What are your favorite stats in baseball? There are plenty of people who can name the all-time record for home runs, RBI, hits, etc., but what about those funky stats that everyone loves to forget, those ones that happened so long ago, no one will touch them. For me, it’s anything from the Deadball Era where pitchers were superhuman, able to throw near 400 innings per season, completed every single game they started and took every decision they were in.
That means, for me, my favorite is Cy Young’s 511 career wins. No one is ever going to get near that record. It’s the one of only a handful of numbers in professional sports that one can more or less engrave in stone as it simply will not be topped, no matter how hard someone tries (not that anyone should, save your arms!) But these rate stats that are being posted today, boy do they look like they’ll be pretty tough to beat.
Now, I’m a simple man. When it comes to valuing relievers, a lot of people who digest the game point to a pitcher’s strikeouts per nine (K/9) as a measure of dominance. Reflect back to any broadcast you saw during Aroldis Chapman’s heyday and you’ll know what I’m talking about. Watching him post K/9 numbers that approached 20 was something to behold. These numbers have crept upwards in the years where relief pitching has become a dominant aspect of the game, but it just feels a bit off to me. Scroll through the list of highest K/9 in a season with a minimum of 60 innings pitched, you won’t find a starter until Jacob deGrom in 2021 and 2022, 32 names into the list. Of course the dominant relievers are going to post higher K/9 numbers than a starter! That makes me pivot to strikeout rate as a more accurate way to tell which pitchers are the best at striking out batters. It shows how often the outs they record are due to their own accord. Using the same parameters as before, you’ll find deGrom’s 2021 season show up 6th among all pitchers when he struck out 42.1% (!) of hitters he faced over fifteen starts. Does this tell us anything useful? Well, no, not really, just that relievers are better at striking out hitters as the more singular way of getting outs since they have need to conserve their stuff as a starter does.
But it does let me talk about Jose Alvarado’s start to the 2023 season!
Let’s take a look at his season thus far. He’s had four appearances, throwing an inning each time. In those four appearances:
- Of the twelve outs needed to get through those four innings, eleven have been strikeouts
- He’s allowed one hit
- He’s thrown 66 pitches. Of those 66 pitches, 14 of them are swinging strikes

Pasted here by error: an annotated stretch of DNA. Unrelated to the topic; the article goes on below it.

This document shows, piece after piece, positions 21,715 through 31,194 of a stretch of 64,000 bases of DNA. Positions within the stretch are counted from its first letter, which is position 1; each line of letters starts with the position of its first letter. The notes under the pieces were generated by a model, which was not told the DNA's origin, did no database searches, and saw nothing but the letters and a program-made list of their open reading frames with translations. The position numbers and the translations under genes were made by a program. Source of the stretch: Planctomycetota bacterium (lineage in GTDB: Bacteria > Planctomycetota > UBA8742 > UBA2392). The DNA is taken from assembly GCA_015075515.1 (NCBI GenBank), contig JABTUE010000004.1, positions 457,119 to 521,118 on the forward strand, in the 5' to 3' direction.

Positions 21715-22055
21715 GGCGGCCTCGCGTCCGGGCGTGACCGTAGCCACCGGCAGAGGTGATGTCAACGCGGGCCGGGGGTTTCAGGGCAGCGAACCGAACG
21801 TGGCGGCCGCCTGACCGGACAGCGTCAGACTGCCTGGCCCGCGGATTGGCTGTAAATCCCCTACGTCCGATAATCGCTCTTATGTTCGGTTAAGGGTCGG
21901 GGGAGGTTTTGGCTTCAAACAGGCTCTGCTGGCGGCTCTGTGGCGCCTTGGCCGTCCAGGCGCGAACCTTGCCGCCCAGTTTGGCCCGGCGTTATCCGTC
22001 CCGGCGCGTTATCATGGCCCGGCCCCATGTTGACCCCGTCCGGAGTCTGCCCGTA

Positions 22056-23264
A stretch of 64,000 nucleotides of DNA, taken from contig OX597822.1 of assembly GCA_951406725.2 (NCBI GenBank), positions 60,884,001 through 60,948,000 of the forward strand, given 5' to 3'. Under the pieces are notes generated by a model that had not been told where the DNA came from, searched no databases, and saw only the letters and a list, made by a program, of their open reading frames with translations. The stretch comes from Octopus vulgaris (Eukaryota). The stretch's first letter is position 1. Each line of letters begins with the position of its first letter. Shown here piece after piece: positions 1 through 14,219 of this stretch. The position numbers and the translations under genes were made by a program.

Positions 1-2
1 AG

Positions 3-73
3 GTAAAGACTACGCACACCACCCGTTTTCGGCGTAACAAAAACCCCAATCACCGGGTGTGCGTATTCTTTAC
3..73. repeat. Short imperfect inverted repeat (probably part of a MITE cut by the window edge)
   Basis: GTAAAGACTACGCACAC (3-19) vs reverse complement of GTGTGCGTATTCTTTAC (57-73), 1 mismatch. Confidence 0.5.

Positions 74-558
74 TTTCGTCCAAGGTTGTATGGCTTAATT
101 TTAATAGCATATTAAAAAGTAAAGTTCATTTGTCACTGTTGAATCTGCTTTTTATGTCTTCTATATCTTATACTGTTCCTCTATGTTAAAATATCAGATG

- His current, as of Monday, FIP is in the negatives (-2.10)
The obscene nature with which Alvarado is pitching is defying expectations. His turnaround in the middle of last season was well documented, but this is something a bit different. The Rays knew what they had in Alvarado when they traded him, but they also had a roster crunch at the time and maybe didn’t believe they could harness his stuff. The Phillies patiently kept working with him to do just that, but it took a midseason demotion and a heavier focus on his working with a mental skills coach to get him to the dominant form he took on last year. This year, he’s gone to another level to begin the season.
Jose Alvarado has faced 13 batter and struck out 11 of them. pic.twitter.com/QK0cp6bymy— Absolutely Hammered (@AH_Pod) April 9, 2023
Looking at what he’s done so far means dancing with the small sample size devil, but as they say, that’s where the details are. His Baseball Savant page has more red in it than an electoral college map of the 1984 election.
And all of that is has happened without a noticeable change to his repertoire to begin the season. He’s thrown the cutter a fraction less than he did last year, the sinker a fraction more....and that’s it. We heard whispers of his tinkering with a curveball in the spring, but so far, there hasn’t been one registered by Savant.
Not that he’s needed one.
The movement on his stuff is basically the same, so it just looks like a case of where he’s putting the pitches when he throws them.
Most of the pitches he’s thrown so far have been put into unhittable locations. Think about the bulk of his cutters and where they are located at. Unless you as a hitter know that a cutter is coming and can time it perfectly, that pitch is either moving away from you to the down/away spot as a left handed hitter, or boring into your back knee as a right handed hitter, traveling at 93 miles per hour. That’s incredible.
Will this all last? Probably not. We’ve seen ample evidence that Alvarado’s control can disappear in an instant. He can go long periods without being able to find the strike zone, rendering him near unpitchable in anything by the lowest leverage situations. That version of Alvarado seems to be a thing of the past. The new, improved version of Alvarado, if this is what he is, might be the best left handed reliever in the game right now.